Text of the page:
Let us pray.

I’ve sung “Christ, be our Light” at 2 masses this week — first on Sunday and again in celebration of the Immaculate Conception. And it occurred to me as I flipped open my hymnal on Tuesday morning that this song choice was relevant because of the Advent season, but also because of the state of utter chaos our world has found itself in these past few weeks.

Working in politics, I’m constantly inundated by all news pertaining to global affairs. I’m a little ashamed to admit that I’m normally unmoved by most of what I read and hear. Recently, however, I have been affected.

It doesn’t take a foreign policy genius to figure out that we live on a planet in total disarray. People are in turmoil both here at home and overseas for a plethora of reasons, and many Americans have responded by rallying around certain controversial political candidates out of desperation for coherent leadership — that, I believe, is obvious.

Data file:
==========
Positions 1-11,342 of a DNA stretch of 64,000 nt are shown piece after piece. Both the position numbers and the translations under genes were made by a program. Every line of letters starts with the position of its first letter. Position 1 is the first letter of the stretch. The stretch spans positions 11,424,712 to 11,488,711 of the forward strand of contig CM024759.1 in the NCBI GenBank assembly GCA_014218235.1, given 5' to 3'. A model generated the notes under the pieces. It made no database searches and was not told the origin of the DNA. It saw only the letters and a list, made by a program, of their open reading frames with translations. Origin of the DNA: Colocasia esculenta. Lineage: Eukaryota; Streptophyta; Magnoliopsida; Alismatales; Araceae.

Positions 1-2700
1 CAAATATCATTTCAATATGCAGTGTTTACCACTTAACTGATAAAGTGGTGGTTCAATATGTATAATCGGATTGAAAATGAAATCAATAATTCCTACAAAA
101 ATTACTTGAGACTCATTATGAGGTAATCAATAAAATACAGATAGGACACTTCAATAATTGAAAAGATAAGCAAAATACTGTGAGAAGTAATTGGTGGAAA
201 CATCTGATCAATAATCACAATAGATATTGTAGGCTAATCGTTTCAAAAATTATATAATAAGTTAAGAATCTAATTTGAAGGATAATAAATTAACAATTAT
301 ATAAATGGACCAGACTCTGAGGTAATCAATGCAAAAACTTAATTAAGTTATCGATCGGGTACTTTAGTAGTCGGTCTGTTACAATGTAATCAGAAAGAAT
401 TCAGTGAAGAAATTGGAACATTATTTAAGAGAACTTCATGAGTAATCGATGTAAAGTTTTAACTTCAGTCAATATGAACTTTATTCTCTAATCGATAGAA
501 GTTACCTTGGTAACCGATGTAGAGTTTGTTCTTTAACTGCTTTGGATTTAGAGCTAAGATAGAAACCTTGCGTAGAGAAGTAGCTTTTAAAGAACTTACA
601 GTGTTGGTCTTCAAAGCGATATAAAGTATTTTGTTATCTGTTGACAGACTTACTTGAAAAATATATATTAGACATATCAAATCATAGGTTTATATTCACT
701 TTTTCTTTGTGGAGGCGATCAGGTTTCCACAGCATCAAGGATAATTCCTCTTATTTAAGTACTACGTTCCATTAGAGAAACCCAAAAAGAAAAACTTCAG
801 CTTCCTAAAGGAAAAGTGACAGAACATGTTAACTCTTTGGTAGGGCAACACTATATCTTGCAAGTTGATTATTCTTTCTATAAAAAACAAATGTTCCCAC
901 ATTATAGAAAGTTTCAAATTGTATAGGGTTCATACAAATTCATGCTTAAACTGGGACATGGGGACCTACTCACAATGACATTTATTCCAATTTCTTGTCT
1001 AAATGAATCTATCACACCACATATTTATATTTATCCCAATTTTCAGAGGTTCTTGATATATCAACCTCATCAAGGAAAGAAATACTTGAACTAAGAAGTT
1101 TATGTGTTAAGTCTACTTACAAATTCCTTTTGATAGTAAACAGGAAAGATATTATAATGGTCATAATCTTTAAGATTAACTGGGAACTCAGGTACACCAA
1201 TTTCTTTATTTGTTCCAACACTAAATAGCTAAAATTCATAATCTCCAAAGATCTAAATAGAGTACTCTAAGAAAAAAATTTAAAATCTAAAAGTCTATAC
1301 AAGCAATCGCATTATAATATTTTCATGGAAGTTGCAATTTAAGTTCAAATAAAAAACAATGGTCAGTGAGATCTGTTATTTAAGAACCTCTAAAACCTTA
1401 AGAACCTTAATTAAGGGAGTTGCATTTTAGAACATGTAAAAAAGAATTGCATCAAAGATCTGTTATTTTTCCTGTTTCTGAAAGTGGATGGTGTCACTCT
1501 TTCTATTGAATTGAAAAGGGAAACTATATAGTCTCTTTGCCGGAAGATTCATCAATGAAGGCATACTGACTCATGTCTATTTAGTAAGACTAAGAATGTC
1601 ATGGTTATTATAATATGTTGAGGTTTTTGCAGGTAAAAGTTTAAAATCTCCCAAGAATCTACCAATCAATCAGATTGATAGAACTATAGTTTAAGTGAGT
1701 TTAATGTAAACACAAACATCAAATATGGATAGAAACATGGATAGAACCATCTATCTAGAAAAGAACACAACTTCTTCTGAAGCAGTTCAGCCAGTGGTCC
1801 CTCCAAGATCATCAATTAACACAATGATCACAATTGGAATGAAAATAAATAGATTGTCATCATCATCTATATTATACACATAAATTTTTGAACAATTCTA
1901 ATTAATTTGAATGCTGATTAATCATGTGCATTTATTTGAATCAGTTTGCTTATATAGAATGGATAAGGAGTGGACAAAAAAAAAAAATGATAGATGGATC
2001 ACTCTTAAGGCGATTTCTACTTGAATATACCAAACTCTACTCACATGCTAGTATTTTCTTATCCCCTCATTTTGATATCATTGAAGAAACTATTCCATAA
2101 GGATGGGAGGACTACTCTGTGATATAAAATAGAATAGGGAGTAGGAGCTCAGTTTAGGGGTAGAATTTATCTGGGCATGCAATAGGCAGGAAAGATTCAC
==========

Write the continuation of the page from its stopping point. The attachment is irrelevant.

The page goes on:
But what really had my stomach churning was The New York Daily News’ front cover this past week, which had “GOD ISN’T FIXING THIS” painted across the front in bold, black lettering. The headline referenced the San Bernardino shootings and intended to criticize conservative politicians for turning to prayer in times of distress.

This is the direction we’ve long been headed in our country — a direction that classifies us as a society which no longer acknowledges the active participation of a Higher Being. Finally, it’s been said out loud: prayer doesn’t work.

To me, this is a mark of how far we’ve fallen.

Listening to Fr. Mike Schmitz’s podcast on Monday evening, I learned that in 1984, Pope John Paul II consecrated the entire world, with special mention of Russia, to the Heart of Mary per the request of the children of Fatima. Two months later, a series of convenient, unprompted events began to unfold which led to the eventual fall of the Soviet Union.

Prayer has always been and will forever be our greatest weapon as a Christian people.

When confronted with a force that targets us directly as Westernized Christians, what do we do?

We cannot disarm ourselves by abandoning all attempts at prayer or thinking its someone else’s job to do it.

Let us pick up our rosaries. Let us head to mass.

Let us quietly lead this world into a peaceful state by calling upon the intercession of our Higher Being.

And for the sake of our modern world, let us pray.